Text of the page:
August 03, 2017

Former Maryland Gov. Martin O’Malley tours the EMS Headquarters & Facility in Sao Paulo, Brazil Credit: Maryland GovPics / Flickr Creative Commons

The global market is getting more cutthroat and the U.S. is struggling to keep up. What happened to America’s unchallenged dominance? Turns out, it’s a combination of competition and complacency. We talk with Edward Alden, author of “Failure to Launch: How Americans Got Left Behind in the Global Economy” and explore what the United States can do to get more competitive.

Three Takeaways 

  • Way back in 1971, Pete Peterson, an aide to President Nixon, warned that America’s force as an economic powerhouse was coming to an end. He sent a 133-page memo to the President detailing how the U.S.’s competitors were growing stronger after World War II. Nixon didn’t listen, and neither did many of his successors.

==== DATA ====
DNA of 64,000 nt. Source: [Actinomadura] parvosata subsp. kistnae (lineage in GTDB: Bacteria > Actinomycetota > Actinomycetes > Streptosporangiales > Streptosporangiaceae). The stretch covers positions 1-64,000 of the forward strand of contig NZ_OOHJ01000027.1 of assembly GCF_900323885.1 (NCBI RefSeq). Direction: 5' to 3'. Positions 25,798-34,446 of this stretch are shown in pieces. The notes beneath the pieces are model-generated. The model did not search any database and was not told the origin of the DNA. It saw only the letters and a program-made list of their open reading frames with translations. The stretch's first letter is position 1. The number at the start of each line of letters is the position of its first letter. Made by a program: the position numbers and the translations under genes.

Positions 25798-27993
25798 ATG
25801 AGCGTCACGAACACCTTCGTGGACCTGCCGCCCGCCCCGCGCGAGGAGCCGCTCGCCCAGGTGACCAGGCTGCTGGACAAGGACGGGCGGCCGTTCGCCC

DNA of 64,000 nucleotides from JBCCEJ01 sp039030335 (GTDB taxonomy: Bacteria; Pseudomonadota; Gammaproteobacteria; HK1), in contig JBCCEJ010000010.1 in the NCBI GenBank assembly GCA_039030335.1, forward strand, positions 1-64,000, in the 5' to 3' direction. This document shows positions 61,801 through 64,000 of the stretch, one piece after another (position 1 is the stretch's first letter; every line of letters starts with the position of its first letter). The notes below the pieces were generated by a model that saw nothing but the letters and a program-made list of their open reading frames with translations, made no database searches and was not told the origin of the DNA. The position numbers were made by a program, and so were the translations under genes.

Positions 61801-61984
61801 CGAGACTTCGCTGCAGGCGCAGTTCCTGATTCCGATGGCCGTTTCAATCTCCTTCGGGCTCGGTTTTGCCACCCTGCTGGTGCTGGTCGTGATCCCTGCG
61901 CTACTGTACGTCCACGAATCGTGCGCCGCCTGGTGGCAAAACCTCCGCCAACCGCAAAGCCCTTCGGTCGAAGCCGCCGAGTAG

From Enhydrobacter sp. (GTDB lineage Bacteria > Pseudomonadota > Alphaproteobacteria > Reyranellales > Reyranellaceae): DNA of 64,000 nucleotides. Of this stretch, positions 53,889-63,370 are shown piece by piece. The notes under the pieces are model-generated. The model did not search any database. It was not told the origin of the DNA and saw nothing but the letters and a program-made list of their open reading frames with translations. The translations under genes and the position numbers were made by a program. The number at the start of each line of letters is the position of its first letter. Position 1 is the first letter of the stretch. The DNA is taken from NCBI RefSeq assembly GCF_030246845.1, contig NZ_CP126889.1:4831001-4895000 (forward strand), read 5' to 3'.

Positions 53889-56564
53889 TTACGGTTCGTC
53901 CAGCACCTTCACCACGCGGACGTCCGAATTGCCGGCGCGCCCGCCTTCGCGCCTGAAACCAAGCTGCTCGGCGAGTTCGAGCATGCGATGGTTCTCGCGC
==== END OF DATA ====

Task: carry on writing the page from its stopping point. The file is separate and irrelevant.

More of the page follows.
• Other countries simply dedicate more resources to supporting their workforce. On average, European countries put about 0.5 percent of their gross domestic product toward labor programs. The U.S.? We spend one-fifth that much.
  • Alden says that, for years, politicians didn’t quite understand the ins and outs of trade and tended to oversell its benefits. But trade is not a “rising tide lifts all boats” system. There are clear winners and losers.

More reading 

innovation hub, Business, Edward Alden, Kara Miller, WGBH, economy, pri

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